Upon the partition of Thomas Hubbard and David Mathewson of Pomfret in the county of Windham showing to this assembly that about ten years ago a number of persons residing in said Pomfret and towns adjacent formed themselves into a Society for the encouragement of Agricultural and Domestic Manufacturers, which Society has been in operation ever since; that it now consists of about one hundred members; that for two years last past they had Cattle Shows and have distributed premiums to the amount of about $100 annually, praying for an Act of encouragement has present partition of file, dated the 9th day of May 1820. Resolved by this Assembly they Thomas Hubbard, David Mathewson and all, who do now belong to the said Society, and who may hereafter belong to the Society, and their successors shall be and are hereby constituted body politic by the name of the "Windham County Agricultural Society" and by that name shall be capable in Law to hold property of any nature to any amount not exceeding Twenty-Thousand Dollars--and manage dispose of or alien the same at pleasure--to sue and be sued--to plea and be impleaded in any Court whatever--to have and use a common seal, such as said corporation shall choose, to make and put into effect such by laws and regulations as may be deemed expedient to manage the concern and effect the objections of the Society, not to manage concern and effect the objections of the Society, not repugnant to this Act or the Laws of this state or of the United States, with power to tax each member of said Corporation to an amount not exceeding 2 Dollars per annum and to appoint a Collector to collect the same who shall have the same power and be governed by the same rules as Collectors of Town and Society taxes are, and generally to do any act appertaining to the benefit of said Society and said Society are hereby authorized to met at the House of Thompson in said Pomfret on the 3rd Monday in January next at 10 o'clock in the forenoon to organize themselves under this resolved.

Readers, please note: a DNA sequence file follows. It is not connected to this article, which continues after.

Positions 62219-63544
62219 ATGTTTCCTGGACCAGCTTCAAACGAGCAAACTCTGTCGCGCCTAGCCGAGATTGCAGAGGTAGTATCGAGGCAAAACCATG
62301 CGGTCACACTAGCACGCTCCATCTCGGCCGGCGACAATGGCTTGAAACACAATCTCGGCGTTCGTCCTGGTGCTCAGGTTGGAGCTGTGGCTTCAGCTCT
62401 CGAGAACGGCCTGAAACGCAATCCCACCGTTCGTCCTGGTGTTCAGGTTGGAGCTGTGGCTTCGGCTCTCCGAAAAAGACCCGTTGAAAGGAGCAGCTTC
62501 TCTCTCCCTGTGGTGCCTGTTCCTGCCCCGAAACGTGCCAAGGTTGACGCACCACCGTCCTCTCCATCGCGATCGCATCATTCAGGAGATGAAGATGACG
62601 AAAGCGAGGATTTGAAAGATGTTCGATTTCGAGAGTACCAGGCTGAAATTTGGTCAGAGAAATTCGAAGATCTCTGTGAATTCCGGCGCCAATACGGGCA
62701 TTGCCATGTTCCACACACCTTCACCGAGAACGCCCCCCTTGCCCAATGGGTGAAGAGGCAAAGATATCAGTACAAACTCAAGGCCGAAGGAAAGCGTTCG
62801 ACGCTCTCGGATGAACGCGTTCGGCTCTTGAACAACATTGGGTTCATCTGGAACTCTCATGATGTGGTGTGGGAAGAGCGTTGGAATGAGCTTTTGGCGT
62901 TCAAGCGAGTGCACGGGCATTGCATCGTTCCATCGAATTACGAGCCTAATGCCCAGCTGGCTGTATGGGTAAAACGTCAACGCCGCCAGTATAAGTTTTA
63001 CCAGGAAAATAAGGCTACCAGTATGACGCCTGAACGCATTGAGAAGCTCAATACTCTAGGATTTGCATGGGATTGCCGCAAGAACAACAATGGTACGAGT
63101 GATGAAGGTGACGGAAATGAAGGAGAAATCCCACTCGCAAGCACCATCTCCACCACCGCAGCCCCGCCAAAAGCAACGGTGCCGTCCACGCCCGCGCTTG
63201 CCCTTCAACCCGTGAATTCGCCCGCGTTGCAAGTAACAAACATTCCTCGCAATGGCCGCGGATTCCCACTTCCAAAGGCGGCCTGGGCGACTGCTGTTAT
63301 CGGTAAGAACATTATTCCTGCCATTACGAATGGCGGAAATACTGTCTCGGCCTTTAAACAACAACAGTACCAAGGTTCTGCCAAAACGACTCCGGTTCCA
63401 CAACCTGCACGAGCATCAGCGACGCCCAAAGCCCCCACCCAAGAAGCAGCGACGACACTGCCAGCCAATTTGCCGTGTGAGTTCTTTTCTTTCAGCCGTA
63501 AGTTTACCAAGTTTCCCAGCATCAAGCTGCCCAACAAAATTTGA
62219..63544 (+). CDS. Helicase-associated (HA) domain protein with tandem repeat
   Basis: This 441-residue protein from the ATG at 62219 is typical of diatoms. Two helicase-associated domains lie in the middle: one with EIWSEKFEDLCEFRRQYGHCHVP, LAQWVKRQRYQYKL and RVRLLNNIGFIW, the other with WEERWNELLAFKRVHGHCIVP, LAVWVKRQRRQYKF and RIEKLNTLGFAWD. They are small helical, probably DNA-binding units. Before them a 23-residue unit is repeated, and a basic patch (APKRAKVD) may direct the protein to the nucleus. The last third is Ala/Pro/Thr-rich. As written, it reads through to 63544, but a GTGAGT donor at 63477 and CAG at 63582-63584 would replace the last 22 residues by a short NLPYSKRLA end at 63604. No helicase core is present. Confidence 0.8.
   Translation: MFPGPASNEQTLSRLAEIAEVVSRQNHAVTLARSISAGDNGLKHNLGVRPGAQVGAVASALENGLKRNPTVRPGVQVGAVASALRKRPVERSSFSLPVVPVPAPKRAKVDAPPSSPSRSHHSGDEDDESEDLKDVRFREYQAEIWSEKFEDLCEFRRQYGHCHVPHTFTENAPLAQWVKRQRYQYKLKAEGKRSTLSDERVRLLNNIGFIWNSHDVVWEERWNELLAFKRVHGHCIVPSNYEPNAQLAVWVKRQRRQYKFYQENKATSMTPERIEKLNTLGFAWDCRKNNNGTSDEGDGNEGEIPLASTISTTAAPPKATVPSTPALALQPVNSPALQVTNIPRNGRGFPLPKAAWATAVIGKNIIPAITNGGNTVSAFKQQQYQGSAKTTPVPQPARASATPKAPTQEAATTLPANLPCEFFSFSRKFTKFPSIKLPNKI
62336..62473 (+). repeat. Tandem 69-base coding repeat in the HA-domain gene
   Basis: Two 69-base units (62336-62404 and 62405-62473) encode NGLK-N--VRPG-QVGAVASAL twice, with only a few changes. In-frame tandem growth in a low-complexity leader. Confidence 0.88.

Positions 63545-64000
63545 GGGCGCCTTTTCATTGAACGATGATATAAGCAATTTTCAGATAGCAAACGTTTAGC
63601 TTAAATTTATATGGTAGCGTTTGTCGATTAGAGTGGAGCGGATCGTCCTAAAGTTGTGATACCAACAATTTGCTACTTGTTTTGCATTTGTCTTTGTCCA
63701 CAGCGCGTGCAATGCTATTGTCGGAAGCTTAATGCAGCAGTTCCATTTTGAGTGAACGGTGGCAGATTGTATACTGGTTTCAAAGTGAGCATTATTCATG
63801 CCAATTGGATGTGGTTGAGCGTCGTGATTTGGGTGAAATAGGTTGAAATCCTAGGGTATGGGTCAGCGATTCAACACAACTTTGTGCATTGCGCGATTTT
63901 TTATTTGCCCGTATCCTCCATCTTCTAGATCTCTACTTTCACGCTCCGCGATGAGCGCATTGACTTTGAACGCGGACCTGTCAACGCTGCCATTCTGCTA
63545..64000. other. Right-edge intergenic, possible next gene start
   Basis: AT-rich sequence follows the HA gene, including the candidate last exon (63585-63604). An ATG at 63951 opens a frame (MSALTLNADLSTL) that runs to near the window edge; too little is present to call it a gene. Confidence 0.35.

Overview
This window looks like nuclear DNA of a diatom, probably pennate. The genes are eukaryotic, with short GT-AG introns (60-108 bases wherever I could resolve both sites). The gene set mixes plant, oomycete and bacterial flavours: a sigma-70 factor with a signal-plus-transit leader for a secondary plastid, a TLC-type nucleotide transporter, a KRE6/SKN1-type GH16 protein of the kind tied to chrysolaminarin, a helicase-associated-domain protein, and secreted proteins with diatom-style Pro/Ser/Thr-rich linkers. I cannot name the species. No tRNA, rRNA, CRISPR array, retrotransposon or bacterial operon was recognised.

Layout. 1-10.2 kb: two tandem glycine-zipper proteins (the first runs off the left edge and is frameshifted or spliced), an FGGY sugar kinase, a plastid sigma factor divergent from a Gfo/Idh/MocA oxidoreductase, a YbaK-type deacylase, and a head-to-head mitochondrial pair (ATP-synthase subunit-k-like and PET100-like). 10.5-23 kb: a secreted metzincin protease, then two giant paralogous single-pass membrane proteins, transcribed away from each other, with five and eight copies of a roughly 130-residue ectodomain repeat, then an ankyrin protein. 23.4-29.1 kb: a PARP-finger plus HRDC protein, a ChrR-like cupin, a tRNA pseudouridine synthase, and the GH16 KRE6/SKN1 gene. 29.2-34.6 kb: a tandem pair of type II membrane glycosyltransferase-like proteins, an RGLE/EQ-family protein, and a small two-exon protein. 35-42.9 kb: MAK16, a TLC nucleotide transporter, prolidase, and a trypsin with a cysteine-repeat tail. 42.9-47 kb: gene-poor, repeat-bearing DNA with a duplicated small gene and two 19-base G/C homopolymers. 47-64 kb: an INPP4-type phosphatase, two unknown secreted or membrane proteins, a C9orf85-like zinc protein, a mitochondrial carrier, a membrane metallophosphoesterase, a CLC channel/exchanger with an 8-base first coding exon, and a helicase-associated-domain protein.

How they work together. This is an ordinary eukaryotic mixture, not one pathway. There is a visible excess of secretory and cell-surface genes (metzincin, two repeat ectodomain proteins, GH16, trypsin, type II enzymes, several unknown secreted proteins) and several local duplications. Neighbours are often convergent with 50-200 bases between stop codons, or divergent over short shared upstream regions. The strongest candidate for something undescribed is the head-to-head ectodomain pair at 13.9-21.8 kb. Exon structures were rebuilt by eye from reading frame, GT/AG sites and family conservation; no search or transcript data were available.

And the officers of the Society shall consist of a president, two vice-presidents, a Treasurer, a Secretary, a Committee of Correspondence, and such other officers has said Society from time to time just to elect, which officers shall be chosen annually at such time and place has said Society may direct. Provide nevertheless, that this grant may be altered or repealed at any time by the General Assembly.


A true copy of Record
Examined by
Thos. Day, Secretary


The above and foregoing is a true copy of the originally lodged on file.
Examined by
James McClellan, Secretary


1904 Life membership